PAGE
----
Verizon Vodafone Takeover Reports Denied

Steve McCaskill is editor of TechWeekEurope and ChannelBiz. He joined as a reporter in 2011 and covers all areas of IT, with a particular interest in telecommunications, mobile and networking, along with sports technology.

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Verizon says it still wants to buy Vodafone stake in Verizon Wireless, but has no plans for merger

Shares in Vodafone have tumbled after Verizon Communications denied speculation it was preparing to launch a takeover bid for the UK operator.

Verizon had been linked with a takeover after Vodafone appeared unwilling to sell its 45 percent stake in the two companies’ US mobile joint venture, Verizon Wireless, in a $115 billion deal as it would most likely result in a capital gains tax bill in the region of $20 billion.

It had been suggested Verizon was preparing a bid with rival AT&T, with the former taking full control of Verizon Wireless and the latter receiving all of the company’s non-US assets. Such a move would confirm reports AT&T is looking to acquire a European operator. It has previously been linked with EE in the UK and KPN in the Netherlands.

Verizon Vodafone takeover

Vodafone 4G AdvertsIt is believed Vodafone and Verizon have been engaged in high level talks regarding a number of options, but that the two sides would struggle to agree a price.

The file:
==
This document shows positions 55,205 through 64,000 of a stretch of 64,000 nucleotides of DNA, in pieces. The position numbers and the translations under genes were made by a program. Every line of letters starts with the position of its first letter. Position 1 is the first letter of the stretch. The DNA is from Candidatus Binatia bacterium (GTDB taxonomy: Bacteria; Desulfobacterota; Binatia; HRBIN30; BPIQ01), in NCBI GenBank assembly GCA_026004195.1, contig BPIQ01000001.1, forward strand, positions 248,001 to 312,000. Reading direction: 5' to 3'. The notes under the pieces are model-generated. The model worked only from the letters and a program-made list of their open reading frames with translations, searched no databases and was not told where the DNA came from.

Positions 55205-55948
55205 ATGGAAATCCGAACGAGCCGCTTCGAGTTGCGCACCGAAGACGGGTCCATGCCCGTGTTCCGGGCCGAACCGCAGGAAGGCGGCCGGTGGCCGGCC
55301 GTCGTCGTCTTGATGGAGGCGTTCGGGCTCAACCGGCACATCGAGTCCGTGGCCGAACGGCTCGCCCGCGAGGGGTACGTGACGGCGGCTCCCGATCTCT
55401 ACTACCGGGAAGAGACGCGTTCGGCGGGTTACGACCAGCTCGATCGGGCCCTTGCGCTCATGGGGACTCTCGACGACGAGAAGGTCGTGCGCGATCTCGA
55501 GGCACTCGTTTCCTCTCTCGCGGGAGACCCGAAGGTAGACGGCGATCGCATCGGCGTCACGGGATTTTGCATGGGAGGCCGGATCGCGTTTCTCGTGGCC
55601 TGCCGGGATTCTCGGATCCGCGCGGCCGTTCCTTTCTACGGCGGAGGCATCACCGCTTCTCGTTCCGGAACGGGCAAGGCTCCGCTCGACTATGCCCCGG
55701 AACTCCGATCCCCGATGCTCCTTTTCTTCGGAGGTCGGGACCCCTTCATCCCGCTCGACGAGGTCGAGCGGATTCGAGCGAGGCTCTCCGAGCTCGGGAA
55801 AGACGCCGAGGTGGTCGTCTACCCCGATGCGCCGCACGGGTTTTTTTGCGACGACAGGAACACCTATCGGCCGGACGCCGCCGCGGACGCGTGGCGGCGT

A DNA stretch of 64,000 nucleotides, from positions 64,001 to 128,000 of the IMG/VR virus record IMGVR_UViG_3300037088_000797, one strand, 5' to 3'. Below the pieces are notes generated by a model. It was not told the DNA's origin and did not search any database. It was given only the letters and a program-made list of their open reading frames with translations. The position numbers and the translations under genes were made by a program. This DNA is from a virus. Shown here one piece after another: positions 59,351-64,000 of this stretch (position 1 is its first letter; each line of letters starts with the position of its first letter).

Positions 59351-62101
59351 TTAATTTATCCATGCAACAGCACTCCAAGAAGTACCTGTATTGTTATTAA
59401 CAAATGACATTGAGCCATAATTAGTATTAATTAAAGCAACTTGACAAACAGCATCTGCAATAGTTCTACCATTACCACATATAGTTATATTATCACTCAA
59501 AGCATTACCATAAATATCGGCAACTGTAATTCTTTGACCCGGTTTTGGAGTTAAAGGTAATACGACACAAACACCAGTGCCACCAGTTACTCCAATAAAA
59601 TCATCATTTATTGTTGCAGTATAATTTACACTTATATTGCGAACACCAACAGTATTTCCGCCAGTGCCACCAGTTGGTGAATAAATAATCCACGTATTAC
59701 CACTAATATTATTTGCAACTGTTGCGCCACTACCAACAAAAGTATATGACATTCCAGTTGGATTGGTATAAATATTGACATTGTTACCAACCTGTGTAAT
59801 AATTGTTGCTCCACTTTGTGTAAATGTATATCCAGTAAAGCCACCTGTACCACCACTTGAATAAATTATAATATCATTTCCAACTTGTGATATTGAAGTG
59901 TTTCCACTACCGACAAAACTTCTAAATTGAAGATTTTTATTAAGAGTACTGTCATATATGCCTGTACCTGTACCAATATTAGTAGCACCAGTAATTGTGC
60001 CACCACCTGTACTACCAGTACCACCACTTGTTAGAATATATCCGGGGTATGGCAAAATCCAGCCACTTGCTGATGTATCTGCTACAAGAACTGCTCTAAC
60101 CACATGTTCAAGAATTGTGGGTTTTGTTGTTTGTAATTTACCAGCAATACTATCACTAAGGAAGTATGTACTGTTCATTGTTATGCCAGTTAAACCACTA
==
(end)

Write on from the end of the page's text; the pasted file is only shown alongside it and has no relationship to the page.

In a statement, Verizon said it had no intention to acquire or merge with Vodafone, but reiterated its desire to purchase Vodafone’s interest in Verizon Wireless in a move widely seen as an attempt to tell Vodafone shareholders that it was management holding up the sale of any deal.

Vodafone has previously employed a strategy of holding minority stakes in overseas operators until it was in a position to strengthen its position. This has worked well in places like South Africa, but it has faced stalemates in a number of territories, causing investors to place pressure on the company to relinquish such holdings.

It has since retreated from a number of markets, including France, China and Japan and split its European unit into two units.

Unless a deal can be struck in the US, Vodafone will be stuck with a minority stake in the joint-venture, while Verizon will be unable to gain full control. However analysts have said that speculation about a future sale of the shares will persist, meaning that shares in Vodafone will not fall much further.

In its most recent results, Vodafone reported a worse than expected 2.6 percent decline in revenue during the fourth quarter of 2012 as income from Northern Europe decreased.

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